land investment with home equity
My wife and I are looking at a piece of property to buy for investment
purposes by refinancing our home. We owe $81,000 and have six years
left to pay off the mortgage. Our current interest rate is 5.125
percent. Our house is valued at $300,000 and we would need to borrow
an additional $100,000 to purchase the property we are interested
We are planning on retiring in two years and three months
and will sell our house at that time and pay off the mortgage. We
plan to build on the piece of property within a few years after
that and resell. We already own our retirement home on a lake and
this property is within a few miles of that home. Our current mortgage
lender will refinance at 7.125 percent on a 15-year loan and our
closing costs will be in the neighborhood of $1,800. Are we pursuing
the right financial avenue or do you have other suggestions?
-- Don Domicile
A home equity loan or a home equity line of credit
makes a lot more sense than refinancing your existing mortgage at
7.125 percent from 5.125 percent plus paying $1,800 in closing costs.
A second mortgage (home equity) typically has much lower closing
costs, and you'll only pay the higher interest rate on the $100,000,
instead of $181,000. You'll want to make sure that there's no prepayment
penalty on the second mortgage if it's paid off in two years when
you sell your current home.
I'd lean toward the home equity loan with its fixed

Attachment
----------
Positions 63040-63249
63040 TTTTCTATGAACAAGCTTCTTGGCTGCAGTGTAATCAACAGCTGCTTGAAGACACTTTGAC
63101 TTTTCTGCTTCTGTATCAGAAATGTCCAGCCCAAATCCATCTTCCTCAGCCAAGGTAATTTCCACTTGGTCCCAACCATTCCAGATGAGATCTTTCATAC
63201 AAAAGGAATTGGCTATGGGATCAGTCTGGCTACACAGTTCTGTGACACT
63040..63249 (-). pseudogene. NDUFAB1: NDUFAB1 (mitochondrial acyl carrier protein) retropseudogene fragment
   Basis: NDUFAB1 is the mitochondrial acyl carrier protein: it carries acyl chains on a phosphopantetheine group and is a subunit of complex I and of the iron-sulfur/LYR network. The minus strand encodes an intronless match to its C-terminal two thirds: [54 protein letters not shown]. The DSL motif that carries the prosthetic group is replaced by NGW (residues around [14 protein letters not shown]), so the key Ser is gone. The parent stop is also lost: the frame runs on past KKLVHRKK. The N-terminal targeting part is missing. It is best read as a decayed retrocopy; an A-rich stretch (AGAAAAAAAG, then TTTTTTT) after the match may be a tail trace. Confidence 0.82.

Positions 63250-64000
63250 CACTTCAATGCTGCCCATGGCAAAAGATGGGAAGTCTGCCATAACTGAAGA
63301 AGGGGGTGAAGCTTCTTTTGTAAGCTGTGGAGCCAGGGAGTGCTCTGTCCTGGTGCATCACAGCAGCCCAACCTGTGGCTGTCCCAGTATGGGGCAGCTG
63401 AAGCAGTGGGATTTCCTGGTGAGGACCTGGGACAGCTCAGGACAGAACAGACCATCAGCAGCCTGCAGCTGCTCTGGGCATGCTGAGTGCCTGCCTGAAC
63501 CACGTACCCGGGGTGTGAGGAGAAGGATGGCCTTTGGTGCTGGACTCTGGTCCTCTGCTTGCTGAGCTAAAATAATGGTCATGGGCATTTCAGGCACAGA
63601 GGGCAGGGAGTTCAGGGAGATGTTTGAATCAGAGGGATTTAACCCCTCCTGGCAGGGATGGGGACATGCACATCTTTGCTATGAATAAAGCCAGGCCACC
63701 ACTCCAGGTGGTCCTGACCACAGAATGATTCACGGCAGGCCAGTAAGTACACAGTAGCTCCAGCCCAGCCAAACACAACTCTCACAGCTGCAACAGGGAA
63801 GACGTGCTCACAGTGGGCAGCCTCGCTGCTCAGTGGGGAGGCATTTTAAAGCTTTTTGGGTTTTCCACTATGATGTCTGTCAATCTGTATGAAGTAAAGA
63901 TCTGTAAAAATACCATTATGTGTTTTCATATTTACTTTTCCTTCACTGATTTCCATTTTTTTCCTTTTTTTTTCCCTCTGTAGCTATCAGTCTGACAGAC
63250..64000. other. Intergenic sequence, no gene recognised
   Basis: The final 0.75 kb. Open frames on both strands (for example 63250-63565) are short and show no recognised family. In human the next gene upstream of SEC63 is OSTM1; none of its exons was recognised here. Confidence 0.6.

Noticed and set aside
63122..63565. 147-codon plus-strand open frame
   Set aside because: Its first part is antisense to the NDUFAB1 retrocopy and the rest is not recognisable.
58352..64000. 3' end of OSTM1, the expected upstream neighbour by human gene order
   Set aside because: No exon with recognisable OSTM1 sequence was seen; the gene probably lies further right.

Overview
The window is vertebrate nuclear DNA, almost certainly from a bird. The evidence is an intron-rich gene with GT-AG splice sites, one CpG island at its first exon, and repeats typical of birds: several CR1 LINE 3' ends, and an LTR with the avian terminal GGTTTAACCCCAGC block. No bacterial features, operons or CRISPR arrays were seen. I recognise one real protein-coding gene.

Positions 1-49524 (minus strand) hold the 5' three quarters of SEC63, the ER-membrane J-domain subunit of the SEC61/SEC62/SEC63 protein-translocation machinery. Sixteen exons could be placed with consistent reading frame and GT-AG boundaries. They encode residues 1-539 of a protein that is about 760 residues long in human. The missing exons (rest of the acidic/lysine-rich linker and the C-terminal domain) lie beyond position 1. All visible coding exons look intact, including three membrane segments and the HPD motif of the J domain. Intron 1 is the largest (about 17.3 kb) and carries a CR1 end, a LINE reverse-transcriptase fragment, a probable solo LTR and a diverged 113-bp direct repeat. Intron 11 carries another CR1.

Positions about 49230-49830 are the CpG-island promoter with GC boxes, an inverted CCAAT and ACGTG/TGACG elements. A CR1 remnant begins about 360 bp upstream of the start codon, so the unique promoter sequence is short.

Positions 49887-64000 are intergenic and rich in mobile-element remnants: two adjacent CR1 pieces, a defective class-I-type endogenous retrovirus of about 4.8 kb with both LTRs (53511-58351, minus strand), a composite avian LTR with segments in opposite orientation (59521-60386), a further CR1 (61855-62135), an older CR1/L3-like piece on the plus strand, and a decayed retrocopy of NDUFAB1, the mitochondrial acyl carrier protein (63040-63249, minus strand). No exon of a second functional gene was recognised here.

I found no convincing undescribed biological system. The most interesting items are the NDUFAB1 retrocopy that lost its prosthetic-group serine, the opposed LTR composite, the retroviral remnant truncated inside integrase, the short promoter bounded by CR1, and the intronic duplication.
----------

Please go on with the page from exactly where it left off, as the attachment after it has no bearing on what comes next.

interest rate rather than a variable-rate home equity line of credit,
but the Bankrate feature, "5
questions to help choose loan or line of credit," discusses
the decision variables.
Currently the national
average is 7.9 percent for a home equity line of credit and
7.63 percent for a home equity loan. I'm a little concerned that
your credit history might not allow you to borrow at these levels.
I got that concern from you saying your lender would offer a 15-year
mortgage at 7.125 when Bankrate's national average for a 15-year
fixed-rate mortgage is 6.29 percent. If your credit is in good shape,
your lender's not doing you any favors at 7.125.
Bankrate has partnered with myFICO to offer a free
credit score estimate or you can contact
the credit bureau(s) and purchase your credit score. You can
get a free
copy of your credit report from a credit bureau once each year
but that won't provide you with your credit score.
There are just too many unknowns in the mix for me
to advise you whether it makes sense to buy the property and build
a spec home on it. Bankrate's mortgage glossary defines a spec home
as, "A house built before a buyer has been found, on the assumption
that one will be found."
I don't recommend refinancing your first mortgage
to buy the property if you can get a home equity mortgage that can
do the job with lower closing costs and an interest rate currently
below 8 percent.
We didn't talk about land loans to finance the property
purchase. That's another possibility, but the home equity loan or
line should be a less expensive way to finance the purchase if you
plan to pay off the loan when you sell the house in two years. The
Bankrate feature, "How
to buy a vacant lot," has a good discussion about land
loans and other considerations in buying land.
To ask a question of Dr. Don, go to the "Ask
the Experts" page, and select one of these topics: "Financing
a home," "Saving & investing" or "money."